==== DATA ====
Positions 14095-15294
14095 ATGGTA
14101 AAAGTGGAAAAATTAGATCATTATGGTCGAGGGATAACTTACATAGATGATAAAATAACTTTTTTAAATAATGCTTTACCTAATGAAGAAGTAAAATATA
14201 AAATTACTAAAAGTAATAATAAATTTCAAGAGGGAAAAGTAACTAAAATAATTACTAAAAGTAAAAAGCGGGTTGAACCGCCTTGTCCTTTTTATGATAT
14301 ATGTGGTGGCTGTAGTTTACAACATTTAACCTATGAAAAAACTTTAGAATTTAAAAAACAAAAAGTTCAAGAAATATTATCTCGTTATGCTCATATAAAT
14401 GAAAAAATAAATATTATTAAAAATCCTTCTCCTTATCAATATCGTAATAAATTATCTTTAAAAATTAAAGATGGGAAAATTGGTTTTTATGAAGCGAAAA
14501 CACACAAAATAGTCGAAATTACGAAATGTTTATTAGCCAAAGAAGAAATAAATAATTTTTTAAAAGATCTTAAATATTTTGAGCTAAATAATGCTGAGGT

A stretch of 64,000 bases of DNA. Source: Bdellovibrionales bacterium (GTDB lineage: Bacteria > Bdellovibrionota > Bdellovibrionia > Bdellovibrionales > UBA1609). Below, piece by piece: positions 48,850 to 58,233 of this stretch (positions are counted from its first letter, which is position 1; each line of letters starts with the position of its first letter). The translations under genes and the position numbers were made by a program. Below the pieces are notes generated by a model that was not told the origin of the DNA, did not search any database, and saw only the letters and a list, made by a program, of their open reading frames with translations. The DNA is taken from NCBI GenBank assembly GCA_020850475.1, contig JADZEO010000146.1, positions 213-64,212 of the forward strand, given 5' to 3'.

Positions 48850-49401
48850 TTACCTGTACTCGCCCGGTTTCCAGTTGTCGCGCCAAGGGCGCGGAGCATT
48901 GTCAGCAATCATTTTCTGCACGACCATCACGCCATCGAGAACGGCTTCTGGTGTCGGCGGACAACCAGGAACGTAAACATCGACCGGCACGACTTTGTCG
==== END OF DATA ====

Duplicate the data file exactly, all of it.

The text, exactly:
Positions 14095-15294
14095 ATGGTA
14101 AAAGTGGAAAAATTAGATCATTATGGTCGAGGGATAACTTACATAGATGATAAAATAACTTTTTTAAATAATGCTTTACCTAATGAAGAAGTAAAATATA
14201 AAATTACTAAAAGTAATAATAAATTTCAAGAGGGAAAAGTAACTAAAATAATTACTAAAAGTAAAAAGCGGGTTGAACCGCCTTGTCCTTTTTATGATAT
14301 ATGTGGTGGCTGTAGTTTACAACATTTAACCTATGAAAAAACTTTAGAATTTAAAAAACAAAAAGTTCAAGAAATATTATCTCGTTATGCTCATATAAAT
14401 GAAAAAATAAATATTATTAAAAATCCTTCTCCTTATCAATATCGTAATAAATTATCTTTAAAAATTAAAGATGGGAAAATTGGTTTTTATGAAGCGAAAA
14501 CACACAAAATAGTCGAAATTACGAAATGTTTATTAGCCAAAGAAGAAATAAATAATTTTTTAAAAGATCTTAAATATTTTGAGCTAAATAATGCTGAGGT

A stretch of 64,000 bases of DNA. Source: Bdellovibrionales bacterium (GTDB lineage: Bacteria > Bdellovibrionota > Bdellovibrionia > Bdellovibrionales > UBA1609). Below, piece by piece: positions 48,850 to 58,233 of this stretch (positions are counted from its first letter, which is position 1; each line of letters starts with the position of its first letter). The translations under genes and the position numbers were made by a program. Below the pieces are notes generated by a model that was not told the origin of the DNA, did not search any database, and saw only the letters and a list, made by a program, of their open reading frames with translations. The DNA is taken from NCBI GenBank assembly GCA_020850475.1, contig JADZEO010000146.1, positions 213-64,212 of the forward strand, given 5' to 3'.

Positions 48850-49401
48850 TTACCTGTACTCGCCCGGTTTCCAGTTGTCGCGCCAAGGGCGCGGAGCATT
48901 GTCAGCAATCATTTTCTGCACGACCATCACGCCATCGAGAACGGCTTCTGGTGTCGGCGGACAACCAGGAACGTAAACATCGACCGGCACGACTTTGTCG